Interested in a Music and Markets Tour? We’d love to hear from you!
We’re looking ahead to Spring – Aix en Provence for the Easter Festival.
Since our first glimpse of Trogir, as we came in for a landing (yes on a prop plane – how often does that happen?!) at the Split airport, we’ve wanted to explore this intriguing barely-an-island. Just steps from the mainland, it’s connected by a couple of short bridges, then further bridged to a larger island, Ciovo.
It’s an easy 30 minute drive from Split, our home for two months, and like all of the places we’ve visited this Covid-changed fall, it looks much different, with just a few locals out and about, than the Youtube videos we’ve watched, when each square, promenade or bridge is jammed with people. Imagine standing in front of the Mona Lisa at the Louvre, or in the middle of St. Mark’s Square in Venice, alone, just taking it in at your leisure…it’s a pleasure!
We choose a couple of pastries at the first bakery we pass, then settle in with our cappuccinos at a main-square cafe, enjoying the view of Trogir’s showpiece – the Cathedral of St. Lawrence. That gorgeous bell tower alone took 200 years to build – the entire edifice was built from the 13th to 17th centuries. Gothic arches on the first level, then Venetian Gothic (a taste of what we’ll continue to spy along the twisting lanes of the interior) topped by Renaissance – an architectural lesson in stone.
Across from the cathedral is the 15th century St. Sebastian’s church, topped by the town clock, added in the Renaissance era. Beside the church, the Town Loggia hides behind cafe umbrellas.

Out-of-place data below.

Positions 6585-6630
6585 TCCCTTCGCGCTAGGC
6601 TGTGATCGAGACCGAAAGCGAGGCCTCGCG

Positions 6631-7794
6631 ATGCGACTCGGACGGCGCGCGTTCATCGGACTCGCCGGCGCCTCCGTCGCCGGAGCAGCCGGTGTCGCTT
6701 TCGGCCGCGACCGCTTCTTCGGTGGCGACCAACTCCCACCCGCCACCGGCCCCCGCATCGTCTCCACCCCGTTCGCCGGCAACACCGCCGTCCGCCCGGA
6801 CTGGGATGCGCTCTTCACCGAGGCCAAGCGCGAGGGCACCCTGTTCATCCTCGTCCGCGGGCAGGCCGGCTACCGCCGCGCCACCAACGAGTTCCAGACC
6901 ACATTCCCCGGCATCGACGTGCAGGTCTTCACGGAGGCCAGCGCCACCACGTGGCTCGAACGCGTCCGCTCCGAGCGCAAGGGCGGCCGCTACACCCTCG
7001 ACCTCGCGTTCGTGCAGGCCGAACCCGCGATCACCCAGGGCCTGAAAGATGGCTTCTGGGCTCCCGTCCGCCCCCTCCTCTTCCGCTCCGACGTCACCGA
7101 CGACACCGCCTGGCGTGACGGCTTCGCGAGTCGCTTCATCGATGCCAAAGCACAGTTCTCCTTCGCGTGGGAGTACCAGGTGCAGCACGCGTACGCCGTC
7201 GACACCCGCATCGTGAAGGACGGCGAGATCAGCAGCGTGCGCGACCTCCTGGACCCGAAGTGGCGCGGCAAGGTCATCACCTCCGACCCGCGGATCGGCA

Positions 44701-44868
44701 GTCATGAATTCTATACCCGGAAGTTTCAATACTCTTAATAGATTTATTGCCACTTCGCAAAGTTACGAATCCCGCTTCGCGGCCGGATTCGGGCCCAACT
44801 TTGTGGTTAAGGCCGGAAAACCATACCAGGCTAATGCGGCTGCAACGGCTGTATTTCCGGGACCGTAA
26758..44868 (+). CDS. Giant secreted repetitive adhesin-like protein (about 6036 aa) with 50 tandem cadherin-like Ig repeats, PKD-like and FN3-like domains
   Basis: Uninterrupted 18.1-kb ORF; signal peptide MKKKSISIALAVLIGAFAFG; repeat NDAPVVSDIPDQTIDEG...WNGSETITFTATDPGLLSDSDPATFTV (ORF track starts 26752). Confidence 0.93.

The town hall anchors another side of the plaza, inviting a peek into its Gothic courtyard. One of the many Venetian-style wells on this coast, this one is carved with the winged lion of St. Mark, the symbol of the Venetian Republic, which ruled the area in the 1400s. On the walls are coats of arms of noble families of the era.
Tiny though the island is, we have no trouble filling a day with wandering its maze of marble streets, enclosed by sturdy medieval walls. From small details to intricate carvings, our eyes dart from one intriguing sight to another. We pass an elegant entry into a palace courtyard, now a vacation rental and keep looking up to take in the Venetian gothic windows scattered through the lanes. Not many places are serving meals in the off-season, but after walking across a bridge to Ciovo island to appreciate the views of Trogir, we return and find a picturesque spot by the old fish market, with our always-a-prerequisite view! Any self-respecting Dalmation Coast town MUST have it’s Riva (seaside promenade) and Trogir’s is wide and welcoming,
popular with young and old. A bulwark of a fortress, Kamerlengo Castle, another Venetian addition, anchors one end.Turn right at the fortress, and a soccer field fills the space between it and a later tower, St. Marks. This must be the most fabulously located soccer field in the world!
As the sun sets, we take in the views from one end of the Riva to the other, and take a final stroll inside the walls. The ancient town hall twinkles with fairy lights, and we stop for one more look before driving back to Split. Yes, we filled the whole day with the delights of tiny Trogir!